Changes to the Furlough Scheme – increasing cost for employers
The end of July and start of August, has seen some important changes to the Coronavirus Job Retention Scheme which has seen many employees being furloughed.
These changes are:
1. Government has introduced changes to legislation effective from 31 July 2020 to ensure furloughed employees receive statutory redundancy pay and statutory notice pay based on their normal wages, rather than a reduced furlough rate: Furloughed employees receive full redundancy payments.
This would mean for example if an employee is on furlough and given 4 weeks’ notice at the start of August and remain on furlough for the duration of the notice period, the pay that they receive during the notice period should be based on their normal (pre-furlough rate) rather than the reduced furlough rate. Whilst the employer should be able to recover the 80% contribution under the furlough scheme, the employer would be responsible for topping up the additional 20% pay so that the employee is being paid at the pre-furlough rate for their notice period.
2. The Government has published more details of the Job Retention Bonus which is a one-off payment to employers of £1,000 for every employee who their employer previously claimed for under the scheme, and who remain continuously employed through to 31 January 2021. Eligible employees must earn at least £520 a month on average between the 1 November 2020 and 31 January 2021: Job retention bonus.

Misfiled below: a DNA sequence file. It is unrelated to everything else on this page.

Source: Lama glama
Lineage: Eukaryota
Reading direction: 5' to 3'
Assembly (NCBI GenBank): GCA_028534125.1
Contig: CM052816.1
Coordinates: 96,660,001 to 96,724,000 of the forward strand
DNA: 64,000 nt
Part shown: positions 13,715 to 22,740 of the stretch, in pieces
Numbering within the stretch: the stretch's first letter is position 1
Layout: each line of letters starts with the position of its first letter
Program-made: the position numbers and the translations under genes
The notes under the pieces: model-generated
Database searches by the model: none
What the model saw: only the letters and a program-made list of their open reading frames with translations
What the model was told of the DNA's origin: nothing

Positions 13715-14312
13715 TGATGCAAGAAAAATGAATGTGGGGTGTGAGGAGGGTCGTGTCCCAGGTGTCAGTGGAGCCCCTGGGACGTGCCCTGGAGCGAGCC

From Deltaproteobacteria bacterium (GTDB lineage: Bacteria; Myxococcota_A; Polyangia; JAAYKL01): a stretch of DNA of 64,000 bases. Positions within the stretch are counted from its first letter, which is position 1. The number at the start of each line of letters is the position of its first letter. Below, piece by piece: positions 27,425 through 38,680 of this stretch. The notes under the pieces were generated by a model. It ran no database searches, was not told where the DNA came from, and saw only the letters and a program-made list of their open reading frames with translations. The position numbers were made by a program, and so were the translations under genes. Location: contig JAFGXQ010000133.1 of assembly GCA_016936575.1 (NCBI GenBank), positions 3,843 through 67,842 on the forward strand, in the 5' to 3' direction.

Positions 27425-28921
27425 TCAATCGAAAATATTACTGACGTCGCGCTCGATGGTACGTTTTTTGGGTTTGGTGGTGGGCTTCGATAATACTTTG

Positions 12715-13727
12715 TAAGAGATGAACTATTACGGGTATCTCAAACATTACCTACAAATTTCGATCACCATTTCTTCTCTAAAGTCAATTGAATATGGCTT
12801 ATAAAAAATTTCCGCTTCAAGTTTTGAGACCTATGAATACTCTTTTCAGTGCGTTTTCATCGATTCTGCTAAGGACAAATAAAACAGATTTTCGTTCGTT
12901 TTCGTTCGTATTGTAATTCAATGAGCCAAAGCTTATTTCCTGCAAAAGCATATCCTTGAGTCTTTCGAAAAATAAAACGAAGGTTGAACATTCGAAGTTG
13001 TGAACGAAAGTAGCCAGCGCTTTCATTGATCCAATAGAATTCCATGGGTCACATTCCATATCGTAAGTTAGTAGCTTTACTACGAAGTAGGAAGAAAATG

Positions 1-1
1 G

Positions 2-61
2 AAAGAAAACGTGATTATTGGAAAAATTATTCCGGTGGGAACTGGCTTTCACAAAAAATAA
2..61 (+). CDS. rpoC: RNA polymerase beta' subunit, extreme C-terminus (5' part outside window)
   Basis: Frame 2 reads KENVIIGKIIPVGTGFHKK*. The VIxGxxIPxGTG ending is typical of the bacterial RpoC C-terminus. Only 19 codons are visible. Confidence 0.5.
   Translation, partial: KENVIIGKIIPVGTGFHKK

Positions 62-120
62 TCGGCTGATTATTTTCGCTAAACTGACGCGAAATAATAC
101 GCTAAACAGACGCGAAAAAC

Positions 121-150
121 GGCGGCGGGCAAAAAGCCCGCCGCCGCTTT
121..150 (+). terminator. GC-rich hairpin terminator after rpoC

Whilst it is debatable as to whether this will be enough for some employers to put a hold on redundancies when compared with the cost to employers of employing employees until the end of January 2021, it does mean that if you have put employees on furlough and they have returned to work or are due to return, the bonus should be of interest.
3. The cost of the scheme for employers has increased. As from 1 August employers will be required to contribute employer national insurance and pension contributions which were previously covered under the scheme. These costs will increase further in September with employers required to contribute 10% of wages and the Government will contribute 70%. In October, the last month of the furlough scheme, the employer contribution increases to 20% and the Government will contribute 60%.
If you have any queries on the changes or any other aspect of the furlough scheme, please contact Matt Jenkin.